The first round is a bit rich right now, especially when guys like Julio Jones, Dez Bryant and A.J. Green are being drafted behind him on average. Outside of Green, those guys are available in round two, where it’s probably more ideal to land your stud WR1. Round one should be for your top running back. With that said, if you must have Thomas, the back-end of round one is likely where you’ll have to try to snag him.
Wes Welker (Wide Receiver)
Welker missed three games a year ago, yet still put up 70+ receptions, over 700 receiving yards and 10 touchdowns. In a full season, he’s a PPR nightmare and still a top-15 receiver, no matter what. Despite his own talent and amazing offense, fantasy owners are slowly being scared off by his age and issues with concussions in 2013. While there’s not much of a reason to worry about a drop-off, Welker is just the 16th wide receiver off the draft board on average. You can usually find him somewhere in the fourth round, but if you can grab him in the fifth you’ll be getting the ideal value.
Emmanuel Sanders (Wide Receiver)
Out goes Eric Decker and in comes the more explosive Sanders, who can be used all over the field and should help free other Denver receivers by stretching the defense. He’s always been inconsistent and constantly struggles to stay healthy, but he’s also never played in Denver or with Peyton Manning.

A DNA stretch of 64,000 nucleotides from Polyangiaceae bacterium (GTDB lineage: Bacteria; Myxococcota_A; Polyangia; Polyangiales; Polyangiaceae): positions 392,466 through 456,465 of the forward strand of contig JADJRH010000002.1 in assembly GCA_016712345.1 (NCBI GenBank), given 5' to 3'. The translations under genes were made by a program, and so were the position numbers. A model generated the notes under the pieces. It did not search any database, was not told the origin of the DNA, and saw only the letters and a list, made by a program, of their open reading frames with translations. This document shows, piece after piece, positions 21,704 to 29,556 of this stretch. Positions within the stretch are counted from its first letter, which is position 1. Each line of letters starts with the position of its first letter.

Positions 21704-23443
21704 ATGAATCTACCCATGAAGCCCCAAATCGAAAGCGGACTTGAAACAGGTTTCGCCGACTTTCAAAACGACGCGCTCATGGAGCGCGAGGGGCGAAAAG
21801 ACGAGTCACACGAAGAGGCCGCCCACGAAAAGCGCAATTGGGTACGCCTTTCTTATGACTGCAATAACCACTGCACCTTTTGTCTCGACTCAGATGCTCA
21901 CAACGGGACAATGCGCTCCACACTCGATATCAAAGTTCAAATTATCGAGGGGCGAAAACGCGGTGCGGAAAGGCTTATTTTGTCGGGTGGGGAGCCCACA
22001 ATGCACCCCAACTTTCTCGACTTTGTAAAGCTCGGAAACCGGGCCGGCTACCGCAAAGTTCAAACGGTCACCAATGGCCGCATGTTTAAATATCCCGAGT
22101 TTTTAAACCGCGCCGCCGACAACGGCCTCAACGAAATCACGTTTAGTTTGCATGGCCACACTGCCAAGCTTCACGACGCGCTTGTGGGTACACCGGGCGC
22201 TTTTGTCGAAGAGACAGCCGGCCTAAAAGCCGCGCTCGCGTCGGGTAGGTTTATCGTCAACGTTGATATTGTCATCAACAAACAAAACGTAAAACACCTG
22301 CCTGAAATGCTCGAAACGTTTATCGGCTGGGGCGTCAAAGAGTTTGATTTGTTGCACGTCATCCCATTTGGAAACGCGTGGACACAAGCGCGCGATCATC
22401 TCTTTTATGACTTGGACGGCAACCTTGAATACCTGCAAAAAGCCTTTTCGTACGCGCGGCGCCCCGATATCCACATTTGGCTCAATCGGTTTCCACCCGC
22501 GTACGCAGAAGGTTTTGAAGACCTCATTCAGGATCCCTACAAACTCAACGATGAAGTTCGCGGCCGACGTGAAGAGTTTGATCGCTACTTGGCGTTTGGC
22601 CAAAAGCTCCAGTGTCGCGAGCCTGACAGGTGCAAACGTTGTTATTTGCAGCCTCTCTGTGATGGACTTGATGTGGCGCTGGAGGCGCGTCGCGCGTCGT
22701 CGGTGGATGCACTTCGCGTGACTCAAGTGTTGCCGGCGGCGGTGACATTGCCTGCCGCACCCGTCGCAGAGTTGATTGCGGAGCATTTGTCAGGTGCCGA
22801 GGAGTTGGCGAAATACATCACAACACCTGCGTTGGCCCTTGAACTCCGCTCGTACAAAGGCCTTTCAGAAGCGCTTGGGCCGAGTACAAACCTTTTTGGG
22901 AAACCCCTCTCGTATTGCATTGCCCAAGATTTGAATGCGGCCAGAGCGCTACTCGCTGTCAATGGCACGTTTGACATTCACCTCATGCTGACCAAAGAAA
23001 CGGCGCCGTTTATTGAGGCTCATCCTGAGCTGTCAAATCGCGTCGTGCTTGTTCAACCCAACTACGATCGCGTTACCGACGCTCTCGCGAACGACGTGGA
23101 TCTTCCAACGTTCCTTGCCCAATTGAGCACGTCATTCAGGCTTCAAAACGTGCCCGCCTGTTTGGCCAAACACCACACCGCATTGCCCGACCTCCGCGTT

There is obvious upside here, and with a sixth round ADP, it’s clear that fantasy owners are paying attention to his potential on his new team. That ADP might be a tad high, though, as it will be hard to justify taking Sanders over guys like Torrey Smith, Eric Decker and Mike Wallace, as they’re more established and more reliable.
Julius Thomas (Tight End)
Thomas is in the same boat as Manning and Thomas in terms of where he ranks at his position. Factor in Rob Gronkowski’s knee injury rehab and Thomas is probably the second tight end in fantasy football heading into 2014. That makes him the second tight end off the board in mock drafts, but not until round three, on average. That’s pretty good value, but if you’re not drafting Jimmy Graham in the top three rounds, you might as well wait until the middle rounds. The difference between Thomas and guys like Jordan Cameron and Vernon Davis isn’t all that great, yet they can be had 2-3 rounds later.